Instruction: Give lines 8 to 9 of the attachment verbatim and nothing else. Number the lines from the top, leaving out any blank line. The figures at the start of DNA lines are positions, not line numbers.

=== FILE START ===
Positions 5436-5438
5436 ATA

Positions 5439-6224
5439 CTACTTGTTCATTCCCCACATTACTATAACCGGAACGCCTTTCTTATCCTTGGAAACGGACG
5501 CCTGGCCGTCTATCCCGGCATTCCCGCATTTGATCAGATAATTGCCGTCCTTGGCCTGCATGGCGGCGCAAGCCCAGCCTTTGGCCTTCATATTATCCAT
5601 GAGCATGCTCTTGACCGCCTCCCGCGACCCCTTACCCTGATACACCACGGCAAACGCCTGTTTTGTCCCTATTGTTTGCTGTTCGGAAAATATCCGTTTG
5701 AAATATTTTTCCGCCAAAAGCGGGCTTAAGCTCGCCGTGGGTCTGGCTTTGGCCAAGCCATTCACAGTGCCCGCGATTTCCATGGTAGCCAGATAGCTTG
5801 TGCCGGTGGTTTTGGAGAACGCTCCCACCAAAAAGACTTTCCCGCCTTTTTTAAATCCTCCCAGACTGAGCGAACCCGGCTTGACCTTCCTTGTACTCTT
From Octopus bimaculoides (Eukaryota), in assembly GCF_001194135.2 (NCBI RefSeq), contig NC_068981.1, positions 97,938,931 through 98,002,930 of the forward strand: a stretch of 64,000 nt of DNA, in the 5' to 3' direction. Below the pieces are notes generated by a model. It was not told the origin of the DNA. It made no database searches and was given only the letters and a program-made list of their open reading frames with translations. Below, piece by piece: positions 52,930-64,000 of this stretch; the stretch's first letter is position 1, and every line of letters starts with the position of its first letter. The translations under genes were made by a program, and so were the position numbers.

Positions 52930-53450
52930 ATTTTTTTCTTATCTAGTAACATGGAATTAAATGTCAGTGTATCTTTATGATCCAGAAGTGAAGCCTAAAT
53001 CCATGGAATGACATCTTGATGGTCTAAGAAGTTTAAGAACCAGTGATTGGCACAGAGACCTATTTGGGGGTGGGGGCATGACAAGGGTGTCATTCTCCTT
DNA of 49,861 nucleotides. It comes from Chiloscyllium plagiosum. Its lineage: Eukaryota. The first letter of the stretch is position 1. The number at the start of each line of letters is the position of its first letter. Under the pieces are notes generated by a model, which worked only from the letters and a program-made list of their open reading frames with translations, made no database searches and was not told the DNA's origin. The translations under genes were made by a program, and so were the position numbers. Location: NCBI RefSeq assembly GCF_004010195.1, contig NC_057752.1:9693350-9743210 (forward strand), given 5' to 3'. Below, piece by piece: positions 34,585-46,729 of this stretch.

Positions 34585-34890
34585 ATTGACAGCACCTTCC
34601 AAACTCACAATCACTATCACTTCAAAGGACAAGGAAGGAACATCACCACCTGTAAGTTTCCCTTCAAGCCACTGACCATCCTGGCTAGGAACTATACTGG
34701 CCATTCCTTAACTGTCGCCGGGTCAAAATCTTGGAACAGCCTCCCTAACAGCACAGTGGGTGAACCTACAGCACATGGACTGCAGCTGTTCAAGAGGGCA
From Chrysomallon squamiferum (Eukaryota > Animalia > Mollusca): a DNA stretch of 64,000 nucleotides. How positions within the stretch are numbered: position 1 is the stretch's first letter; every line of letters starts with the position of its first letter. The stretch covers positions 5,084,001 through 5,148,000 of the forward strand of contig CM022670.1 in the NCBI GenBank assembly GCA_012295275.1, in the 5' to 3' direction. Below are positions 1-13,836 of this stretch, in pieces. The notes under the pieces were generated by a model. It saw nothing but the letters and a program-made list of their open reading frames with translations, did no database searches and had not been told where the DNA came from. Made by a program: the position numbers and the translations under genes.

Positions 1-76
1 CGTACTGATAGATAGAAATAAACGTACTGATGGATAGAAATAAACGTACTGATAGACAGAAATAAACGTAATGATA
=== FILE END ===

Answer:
5801 TGCCGGTGGTTTTGGAGAACGCTCCCACCAAAAAGACTTTCCCGCCTTTTTTAAATCCTCCCAGACTGAGCGAACCCGGCTTGACCTTCCTTGTACTCTT
From Octopus bimaculoides (Eukaryota), in assembly GCF_001194135.2 (NCBI RefSeq), contig NC_068981.1, positions 97,938,931 through 98,002,930 of the forward strand: a stretch of 64,000 nt of DNA, in the 5' to 3' direction. Below the pieces are notes generated by a model. It was not told the origin of the DNA. It made no database searches and was given only the letters and a program-made list of their open reading frames with translations. Below, piece by piece: positions 52,930-64,000 of this stretch; the stretch's first letter is position 1, and every line of letters starts with the position of its first letter. The translations under genes were made by a program, and so were the position numbers.